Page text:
City of Idaho Falls v. H-K Contractors

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Justia Opinion Summary

The City of Idaho Falls (“Idaho Falls”) appealed an order dismissing its breach of contract and waste claims against H-K Contractors, Inc. (“H-K”). In 2005, H-K entered into a written contract requiring it to convey a parcel of property to Idaho Falls. The contract required that H-K initially grant Idaho Falls a storm drainage easement “over and across” the parcel. H-K was also required to convey fee title to the parcel at a future date, in no event later than March 1, 2010. H-K failed to convey the property to Idaho Falls as required. In 2016, Idaho Falls sent a letter to H-K requesting conveyance of title. H-K responded by refusing to convey title to the property, claiming that in 2009 a city official had orally informed H-K that Idaho Falls was no longer interested in the property. Based on that alleged representation, H-K decided to invest in the property to make it profitable. Idaho Falls filed a complaint against H-K for breach of contract and waste. H-K moved to dismiss the complaint based on the limitation found in Idaho Code section 5-216, alleging Idaho Falls’ claims were time barred because they were not brought within the five-year statute of limitations governing contract actions. Idaho Falls countered that the statute of limitations did not apply to it as a subdivision of the State of Idaho. On January 3, 2017, the district court dismissed Idaho Falls’ complaint as time barred. Idaho Falls timely appealed, claiming the district court erred in enforcing the five-year limitation set forth in section 5-216. The Idaho Supreme Court vacated the district court's judgment, finding it erred when it determined the term “state” in Idaho Code section 5- 216 did not include Idaho’s municipalities. Because Idaho Falls was the “state,” the district court erred when it found its contract claims against H-K were not “for the benefit of the state.”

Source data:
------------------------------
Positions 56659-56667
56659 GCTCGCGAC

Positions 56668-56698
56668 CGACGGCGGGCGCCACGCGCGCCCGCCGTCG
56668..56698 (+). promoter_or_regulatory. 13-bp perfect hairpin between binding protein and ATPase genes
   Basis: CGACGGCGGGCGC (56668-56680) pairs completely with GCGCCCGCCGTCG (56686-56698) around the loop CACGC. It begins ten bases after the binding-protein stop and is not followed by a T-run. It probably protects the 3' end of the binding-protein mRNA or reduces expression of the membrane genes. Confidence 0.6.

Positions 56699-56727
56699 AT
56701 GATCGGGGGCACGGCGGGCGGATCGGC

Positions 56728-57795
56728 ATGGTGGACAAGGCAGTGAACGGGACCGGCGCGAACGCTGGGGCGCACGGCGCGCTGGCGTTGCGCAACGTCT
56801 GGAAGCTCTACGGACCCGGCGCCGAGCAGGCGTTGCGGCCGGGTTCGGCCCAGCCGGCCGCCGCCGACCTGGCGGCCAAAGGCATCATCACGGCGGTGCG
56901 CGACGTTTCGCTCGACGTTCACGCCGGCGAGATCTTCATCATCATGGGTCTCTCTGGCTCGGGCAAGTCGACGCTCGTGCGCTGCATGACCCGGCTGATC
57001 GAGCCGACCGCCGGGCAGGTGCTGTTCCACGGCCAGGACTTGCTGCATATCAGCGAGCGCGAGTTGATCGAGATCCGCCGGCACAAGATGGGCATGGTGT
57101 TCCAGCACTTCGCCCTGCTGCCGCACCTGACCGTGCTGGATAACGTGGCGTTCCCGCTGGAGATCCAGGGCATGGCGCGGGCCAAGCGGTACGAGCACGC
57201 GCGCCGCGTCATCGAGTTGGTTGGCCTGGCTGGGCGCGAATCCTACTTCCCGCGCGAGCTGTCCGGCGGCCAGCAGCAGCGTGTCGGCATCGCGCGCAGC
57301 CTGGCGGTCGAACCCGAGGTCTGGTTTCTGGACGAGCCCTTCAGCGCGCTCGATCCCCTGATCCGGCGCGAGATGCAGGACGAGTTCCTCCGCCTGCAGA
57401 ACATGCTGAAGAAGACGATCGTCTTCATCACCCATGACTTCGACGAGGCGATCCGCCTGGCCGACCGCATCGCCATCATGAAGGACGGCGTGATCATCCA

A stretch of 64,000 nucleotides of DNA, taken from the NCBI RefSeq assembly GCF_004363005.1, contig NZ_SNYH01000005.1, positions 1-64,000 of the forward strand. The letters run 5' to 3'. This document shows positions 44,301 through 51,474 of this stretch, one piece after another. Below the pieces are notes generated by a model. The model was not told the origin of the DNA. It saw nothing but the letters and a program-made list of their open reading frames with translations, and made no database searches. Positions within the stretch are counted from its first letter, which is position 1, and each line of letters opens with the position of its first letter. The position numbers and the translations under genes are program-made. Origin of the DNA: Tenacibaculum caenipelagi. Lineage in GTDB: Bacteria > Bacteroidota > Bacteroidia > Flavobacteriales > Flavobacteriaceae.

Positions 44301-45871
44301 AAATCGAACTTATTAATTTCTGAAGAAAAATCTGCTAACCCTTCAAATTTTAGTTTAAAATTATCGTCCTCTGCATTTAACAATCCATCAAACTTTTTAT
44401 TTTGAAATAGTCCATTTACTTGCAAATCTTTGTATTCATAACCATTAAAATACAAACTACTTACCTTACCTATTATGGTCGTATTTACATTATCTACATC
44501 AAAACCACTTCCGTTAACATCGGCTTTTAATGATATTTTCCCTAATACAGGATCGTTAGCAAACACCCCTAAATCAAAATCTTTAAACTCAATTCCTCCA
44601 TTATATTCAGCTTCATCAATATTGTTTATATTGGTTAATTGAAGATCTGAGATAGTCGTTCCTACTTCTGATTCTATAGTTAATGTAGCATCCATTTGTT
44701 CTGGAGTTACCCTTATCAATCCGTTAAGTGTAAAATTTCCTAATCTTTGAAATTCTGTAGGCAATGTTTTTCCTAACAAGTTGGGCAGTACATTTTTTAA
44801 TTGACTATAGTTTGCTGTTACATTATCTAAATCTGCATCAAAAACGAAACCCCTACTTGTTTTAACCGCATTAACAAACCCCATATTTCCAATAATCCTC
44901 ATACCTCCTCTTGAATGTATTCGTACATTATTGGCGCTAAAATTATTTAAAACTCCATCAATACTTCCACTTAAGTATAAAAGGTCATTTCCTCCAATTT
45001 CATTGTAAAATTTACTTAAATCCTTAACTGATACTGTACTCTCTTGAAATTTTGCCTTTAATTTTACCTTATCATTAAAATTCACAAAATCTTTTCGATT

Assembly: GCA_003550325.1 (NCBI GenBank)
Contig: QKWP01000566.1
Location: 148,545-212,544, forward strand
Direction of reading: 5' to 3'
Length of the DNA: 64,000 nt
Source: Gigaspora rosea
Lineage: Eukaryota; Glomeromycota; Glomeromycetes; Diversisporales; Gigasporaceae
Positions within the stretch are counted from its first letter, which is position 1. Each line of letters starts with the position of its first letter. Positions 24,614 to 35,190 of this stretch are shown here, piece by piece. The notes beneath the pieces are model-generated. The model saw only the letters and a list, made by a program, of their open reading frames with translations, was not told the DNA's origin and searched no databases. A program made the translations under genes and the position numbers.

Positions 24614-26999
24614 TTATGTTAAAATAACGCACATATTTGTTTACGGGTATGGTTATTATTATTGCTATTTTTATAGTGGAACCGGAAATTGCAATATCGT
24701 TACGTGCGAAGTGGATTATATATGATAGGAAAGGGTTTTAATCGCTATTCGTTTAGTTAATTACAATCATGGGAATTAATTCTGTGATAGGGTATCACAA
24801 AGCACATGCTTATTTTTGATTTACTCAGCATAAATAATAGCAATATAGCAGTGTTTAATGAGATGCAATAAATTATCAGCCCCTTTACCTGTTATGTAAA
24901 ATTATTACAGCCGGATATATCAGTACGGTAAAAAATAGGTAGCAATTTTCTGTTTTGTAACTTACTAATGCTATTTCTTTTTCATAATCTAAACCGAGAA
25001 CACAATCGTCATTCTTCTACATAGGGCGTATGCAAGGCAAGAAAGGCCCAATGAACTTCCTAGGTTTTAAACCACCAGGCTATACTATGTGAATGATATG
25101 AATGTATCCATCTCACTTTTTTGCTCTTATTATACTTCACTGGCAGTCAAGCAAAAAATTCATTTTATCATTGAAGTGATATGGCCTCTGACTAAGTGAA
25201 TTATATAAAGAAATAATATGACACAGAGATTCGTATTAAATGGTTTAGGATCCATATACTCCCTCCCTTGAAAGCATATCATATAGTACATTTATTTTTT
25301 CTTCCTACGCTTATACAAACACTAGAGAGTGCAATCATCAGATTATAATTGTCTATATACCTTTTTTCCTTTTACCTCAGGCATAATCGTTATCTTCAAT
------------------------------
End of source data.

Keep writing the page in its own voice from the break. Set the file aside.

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IN THE SUPREME COURT OF THE STATE OF IDAHO Docket No. 44886 CITY OF IDAHO FALLS, an Idaho municipal corporation, ) ) ) ) ) ) ) ) ) ) ) Plaintiff-Appellant, v. H-K CONTRACTORS, INC., an Idaho corporation, Defendant-Respondent. Boise, February 2018 Term 2018 Opinion No. 38 Filed: April 24, 2018 Karel A. Lehrman, Clerk Appeal from the District Court of the Seventh Judicial District, State of Idaho, Bonneville County. Hon. Joel E. Tingey, District Judge. The judgment of the district court is vacated and this case is remanded for further proceedings consistent with this Opinion. Costs on appeal are awarded to Appellant. Randall D. Fife, Idaho Falls, for Appellant. Michael A. Kirkham and Randall D. Fife argued. Smith, Driscoll & Associates, PLLC, Idaho Falls, for Respondent. B.J. Driscoll argued. ____________________________ BEVAN, Justice. The City of Idaho Falls (“Idaho Falls”) appeals from an order dismissing its breach of contract and waste claims against H-K Contractors, Inc. (“H-K”). The district court found Idaho Falls’ claims were time barred under the statute of limitations regarding contract actions, pursuant to Idaho Code section 5-216. Idaho Falls appeals claiming the district court erred in applying the statute of limitations to its claims. We vacate the judgment of the district court. I. FACTS AND PROCEDURE On September 23, 2005, H-K entered into a written contract requiring it to convey a parcel of property to Idaho Falls. The contract required that H-K initially grant Idaho Falls a storm drainage easement “over and across” the parcel. H-K was also required to convey fee title 1 to the parcel at a future date, in no event later than March 1, 2010. H-K failed to convey the property to Idaho Falls as required. On March 9, 2016, Idaho Falls sent a letter to H-K requesting conveyance of title. On June 16, 2016, H-K responded by refusing to convey title to the property, claiming that in 2009 a city official had orally informed H-K that Idaho Falls was no longer interested in the property. Based on that alleged representation, H-K decided to invest in the property to make it profitable. On November 22, 2016, Idaho Falls filed a complaint against H-K for breach of contract and waste. On December 19, 2016, H-K moved to dismiss the complaint based on the limitation found in Idaho Code section 5-216, alleging Idaho Falls’ claims were time barred because they were not brought within the five-year statute of limitations governing contract actions. Idaho Falls countered that the statute of limitations did not apply to it as a subdivision of the State of Idaho. On January 3, 2017, the district court dismissed Idaho Falls’ complaint as time barred. On February 16, 2016, Idaho Falls timely filed a notice of appeal, claiming the district court erred in enforcing the five-year limitation set forth in section 5-216. II. STANDARD OF REVIEW This case comes to the Court on review of an order granting H-K’s motion to dismiss pursuant to Rule 12(b)(6), for failure to state a claim. When this Court reviews an order dismissing an action pursuant to I.R.C.P. 12(b)(6) we apply the same standard of review we apply to a motion for summary judgment. After viewing all facts and inferences from the record in favor of the non-moving party, the Court will ask whether a claim for relief has been stated. The issue is not whether the plaintiff will ultimately prevail, but whether the party is entitled to offer evidence to support the claims. Joki v. State, 162 Idaho 5, ___, 394 P.3d 48, 51 (2017) (quoting Coalition for Agriculture’s Future v. Canyon County, 160 Idaho 142, 145, 369 P.3d 920, 923 (2016)) (internal citations and quotation marks omitted). “In addition, this Court reviews an appeal from an order of summary judgment de novo, and this Court’s standard of review is the same as the standard used by the trial court in ruling on a motion for summary judgment.” Id. “[T]he interpretation of a statute is a question of law over which this Court exercises free review.” Regan v. Owen, No. 43848, 2018 WL 1147137, at *2 (Idaho Mar. 5, 2018). In particular, “[t]he determination of the applicable statute of limitation is a question of law over 2 which this Court has free review.” Guzman v. Piercy, 155 Idaho 928, 934, 318 P.3d 918, 924 (2014) (citations and quotation marks omitted). III. ANALYSIS A. The district court erred when it determined the term “state” in Idaho Code section 5216 did not include Idaho’s municipalities. The standard this Court applies when interpreting statutes is well established: Interpretation of a statute begins with an examination of the statute’s literal words. Where the language of a statute is plain and unambiguous, courts give effect to the statute as written, without engaging in statutory construction. Only where the language is ambiguous will this Court look to rules of construction for guidance and consider the reasonableness of proposed interpretations. Curlee v. Kootenai Cnty. Fire & Rescue, 148 Idaho 391, 398, 224 P.3d 458, 465 (2008) (quoting Idaho Conservation League, Inc. v. Idaho State Dep’t of Agric., 143 Idaho 366, 368, 146 P.3d 632, 634 (2006) (internal citations omitted)). A statute “is ambiguous where reasonable minds might differ or be uncertain as to its meaning.” Payette River Prop. Owners Ass’n v. Bd. of Comm’rs of Valley Cnty., 132 Idaho 551, 557, 976 P.2d 477, 483 (1999) (citing Ada Cnty. v. Gibson, 126 Idaho 854, 856, 893 P.2d 801, 803 (Ct. App. 1995)). “Where a statute is clear and unambiguous, the expressed intent of the [L]egislature shall be given effect without engaging in statutory construction. The literal words of a statute are the best guide to determining legislative intent.” I.C. § 73-113. “Only where the language is ambiguous will this Court look to rules of construction for guidance and consider the reasonableness of proposed interpretations.” Stonebrook Const., LLC v. Chase Home Fin., 152 Idaho 927, 931, 277 P.3d 374, 378 (2012) (citation omitted). Statutory language is not ambiguous “merely because the parties present differing interpretations to the court.” Id. (quoting Payette River, 132 Idaho at 557, 976 P.2d at 483). Rather, statutory language “is ambiguous where reasonable minds might differ or be uncertain as to its meaning.” Id. Idaho Code section 5-216 provides a five-year statute of limitations for contract actions. However, the statute also provides that the limitation “shall never apply to actions in the name or for the benefit of the state and shall never be asserted nor interposed as a defense to any action in the name or for the benefit of the state. . . .” I.C. § 5-216. Thus, whether the word “state” includes municipalities is the crux of the question presented in this appeal. The district court 3 interpreted the term “state” to only apply to the State of Idaho and not its municipalities. Therefore, the court dismissed Idaho Falls’ contract claims as time barred under section 5-216. We hold the district court erred by not interpreting the term “state” in section 5-216 to include Idaho’s municipalities. 1. The term “state” within Idaho Code section 5-216 is ambiguous because it is subject to reasonably differing interpretations. The district court found that section 5-216 was unambiguous. In so doing, the court found it was unnecessary to apply any rules of statutory construction in interpreting the statute. We disagree. There are at least two reasonable interpretations of the term “state” in section 5-216. See Hamilton ex rel. Hamilton v. Reeder Flying Serv., 135 Idaho 568, 572, 21 P.3d 890, 894 (2001) (finding an ambiguity due to the existence of two reasonable interpretations of a statute). In legal parlance the term “state” is generally defined as “[t]he political system of a body of people who are politically organized; the system of rules by which jurisdiction and authority are exercised over such body of people. . . .” Black’s Law Dictionary 1627 (10th ed. 2014). Given this definition, it is reasonable the term “state” could encompass either just the State of Idaho or also include its municipalities. Alternatively, reasonable minds like H-K and the district court could interpret the word “state” to be a reference to the State of Idaho as a whole, thus excluding any political subdivisions from its reach. We view both definitions as reasonable. Thus, the statute is ambiguous. 2. Since the statute is ambiguous, rules of statutory construction must be utilized to determine the Legislature’s intent in adopting Idaho Code section 5-216. “If the statute is ambiguous, then it must be construed to mean what the [L]egislature intended for it to mean.” In re Adoption of Doe, 156 Idaho 345, 349, 326 P.3d 347, 351 (2014) (citing City of Sandpoint v. Sandpoint Independent Highway Dist., 139 Idaho 65, 69, 72 P.3d 905, 909 (2003)). Legislative intent is determined by examining “the literal words of the statute, . . . the reasonableness of proposed constructions, the public policy behind the statute, and its legislative history.” Id. at 350, 326 P.3d at 352. Because the term “state” is ambiguous, this Court must look to additional rules of construction for guidance in its interpretation. Stonebrook Const., LLC, 152 Idaho at 931, 277 P.3d at 378. A long-standing rule of construction that governs this case declares that terms within 4 different sections of the same chapter of the Idaho Code are presumed to bear the same meaning, “unless there is something to show that there is a different meaning intended, such as a difference in subject-matter which might raise a different presumption.” St. Luke’s Magic Valley Reg. Med. Ctr. Ltd. v. Bd. Of Cnty. Comm’rs of Gooding Cnty., 149 Idaho 584, 589, 237 P.3d 1210, 1215 (2010) (citation omitted) (“We do not view the Legislature as having intended the word ‘resources’ to have different meanings within Chapter 35, Title 31.”). Stated another way, “[s]tatutes pertaining to the same subject are construed, as far as reasonably possible, to be in harmony with one another.” Regan, 2017 WL 3927024, at *7 (citing Christensen v. West, 92 Idaho 87, 88, 437 P.2d 359, 360 (1968)). Another rule with similar import is that statutes which are in pari materia are to be “taken together and construed as one system, and the object is to carry into effect the intention. It is to be inferred that a code of statutes relating to one subject was governed by one spirit and policy, and was intended to be consistent and harmonious in its several parts and provisions.” State v. Barnes, 133 Idaho 378, 382, 987 P.2d 290, 294 (quoting Grand Canyon Dories v. Idaho State Tax Comm’n, 124 Idaho 1, 4, 855 P.2d 462, 465 (1993)). See also State v. Yager, 139 Idaho 680, 689–90, 85 P.3d 656, 665–66 (2004) (“It is a fundamental law of statutory construction that statutes that are in pari materia are to be construed together, to the end that the legislative intent will be given effect.”). Both section 5-216 and section 5-225 are found in Title 5, Chapter 2 of the Idaho Code regarding Limitation of Actions; both contain nearly identical language as it pertains to the applicability of the statute of limitations to the “state”: “The limitations prescribed in this chapter apply to actions brought in the name of the state, or for the benefit of the state, in the same manner as to actions by private parties.” I.C. §5-225 (emphasis added); “The limitations prescribed by this section shall never apply to actions in the name or for the benefit of the state and shall never be asserted nor interposed as a defense to any action in the name or for the benefit of the state. . . .” I.C. §5-216 (emphasis added). Thus, these statutes pertain to the same subject matter, and are thus to be construed in pari materia. Accordingly, this Court applies these rules of construction, interpreting the term “state” within section 5-216 consistently with the term “state” in Idaho Code section 5-225. It bears mentioning that each statute was initially adopted in 1881, with section 5-216 previously codified as section 156 and section 5-225 previously codified as section 165. Twenty years later 5 this Court was called upon to interpret language within section 5-225 1 regarding the applicability of the statute of limitations to the “state.” Bannock County v. Bell, 8 Idaho 1, 5, 65 P. 710, 712 (1901). In citing the language of the statute, the Court interpreted the term “state” broadly to include counties, as well as the state as a whole; the Legislature used the word “state” in the statute as a general reference to government, rather than just to the State of Idaho as a body politic. Id. In adopting this definition of “state,” this Court cited other jurisdictions’ holdings that municipalities were also subject to statutes of limitation. Id. at 4–5, 65 P. at 711–712 (listing cases from other jurisdictions). It is likewise significant that we have continued to uphold the operative language interpreted by this Court in Bannock County v. Bell in succeeding years. See e.g., Blaine Cnty. v. Butte Cnty., 45 Idaho 193, 261 P. 338 (1927) (Since the statute of limitations is applicable to the state it is likewise applicable to the counties of the state.); Lemhi Cnty. v. Boise Live Stock Loan Co., 47 Idaho 712, 715, 278 P. 214, 216 (1929) (“The limitations prescribed apply to actions brought in the name of, or for the benefit of, the state, . . . and therefore apply to actions brought by counties.”). An additional rule of construction states it is “to be presumed that the [L]egislature in enactment of a statute consulted earlier statutes on the same subject matter.” State v. Long, 91 Idaho 436, 441, 423 P.2d 858, 863 (1967) (citing Nampa Lodge No. 1389, etc. v. Smylie, 71 Idaho 212, 229 P.2d 991 (1951)). Courts must construe statutes “under the assumption that the [L]egislature knew of all legal precedent and other statutes in existence at the time the statute was passed.” Twin Lakes Canal Co. v. Choules, 151 Idaho 214, 218, 254 P.3d 1210, 1214 (2011) (quoting City of Sandpoint v. Sandpoint Indep. Highway Dist., 126 Idaho 145, 150, 879 P.2d 1078, 1083 (1994)). Due to the nearly identical language between these two statutes, we will apply this Court’s interpretation of the term “state” in Idaho Code section 5-225 to the analysis of Idaho Code section 5-216. Consequently, this Court “assumes that the [L]egislature knew of existing precedent at the time it passed or amended a statute.” St. Luke’s Reg’l Med. Ctr., Ltd. v. Bd. of Comm’rs of Ada Cnty., 146 Idaho 753, 758, 203 P.3d 683, 688 (2009) (citation omitted). The Legislature 1 The Court will refer to these statutes by their current nomenclature, even though in 1901 the statutes were numbered differently. 6 enacted section 5-216’s exemption for the “state” in 1939. S.L. 1939, ch. 244, § 1. Because the Legislature was aware of this Court’s interpretation of the term “state” in the predecessor to section 5-225 in 1901, the Legislature could have used a more specific term to prohibit Idaho’s governmental subdivisions from using the section 5-216 exemption—but it did not. 2 Instead of using a more specific term, the Legislature used nearly identical language to that in section 5-225 when enacting the exemption within section 5-216. We do not view the Legislature as intending the term “state” to have a different meaning in section 5-216 than section 5-225, since it duplicated nearly identical language when adopting the exception to 5-216 in 1939. Because of this Court’s prior interpretation of “state” as used in section 5-225, the Legislature’s use of the term “state” in section 5-216 should have been interpreted similarly. As stated previously, “[a] statute is viewed as a whole and not in parts or sections, and is animated by its general purpose and intent. Consequently, each part or section should be construed in connection with every other part or section so as to produce a harmonious whole.” Ashley v. Dep’t of Health & Welfare, 108 Idaho 1, 2, 696 P.2d 353, 354 (Ct. App. 1985) (citation omitted). This Court has held that the term “state” in section 5-225 is a general reference to government, rather than just to the State of Idaho. See Bannock Cnty., 8 Idaho at 5, 65 P.at 712; Barrios, 162 Idaho 566, ___, 401 P.3d 144, 148 (2017). It would be unharmonious for this Court to now interpret the term “state” in section 5-216 to have a narrower or contradictory meaning within the same Chapter of the Idaho Code. See St. Luke’s Magic Valley, 149 Idaho at 588, 237 P.3d at 1215. We do not view the Legislature as having intended the term “state” to have different meanings within Title 5, Chapter 2 of the Idaho Code. Applying these rules of construction and considering the reasonableness of this Court’s construction and the policy behind such statutes, Stonebrook Const., LLC, 152 Idaho at 931, 277 P.3d at 378, we hold the district court erred when it did not interpret the term “state” in section 5216 to include Idaho’s municipalities. B. Because Idaho Falls was the “state,” the district court erred when it found its contract claims against H-K were not “for the benefit of the state.” 2 For instance, in section 5-218 the Legislature chose not to use the general term “state”; instead, it used the more specific terms of “the state of Idaho” and “any political subdivision thereof.” Likewise, in section 5-247 the Legislature used the term “governmental unit,” which is defined as political subdivisions of the state and other governmental agencies. 7 The district court also found that section 5-216 barred Idaho Falls’ contract claims because they were not “for the benefit of the state.” I.C. § 5-216 (this “section shall never apply to actions in the name or for the benefit of the state. . . .”) (Emphasis added). We hold that because Idaho Falls was the “state” for the purposes of section 5-216, the district court erred when it found its contract claims against H-K were not also “for the benefit of the state.” C. We will not address whether the district court’s interpretation of Idaho Code section 5216 violated the Idaho Constitution. Idaho Falls argues, citing State v. Peterson, 61 Idaho 50, 97 P.2d 603 (1939) and Idaho Const. art. VIII, that because it transferred public funds to H-K as part of its contract, it is a violation of the Idaho Constitution to apply the statute of limitations in section 5-216 to its contract claims against H-K. We will not address this constitutional question because we resolve the interpretation of section 5-216 on the other grounds set forth in this opinion. Miller v. Idaho State Patrol, 150 Idaho 856, 864, 252 P.3d 1274, 1282 (2011) (“The general rule of constitutional avoidance encourages courts to interpret statutes so as to avoid unnecessary constitutional questions.”); see also Hill-Vu Mobile Home Park v. City of Pocatello, 162 Idaho 588, 402 P.3d 1041, 1047 (2017) (“Whenever an act of the Legislature can be so construed and applied as to avoid conflict with the Constitution and give it the force of law, such construction will be adopted by the courts.”). IV. CONCLUSION We vacate the judgment of the district court and remand this case for further proceedings consistent with this Opinion. Costs on appeal to Appellant. Chief Justice BURDICK, Justices HORTON and BRODY, and Justice pro tem LORELLO, CONCUR. 8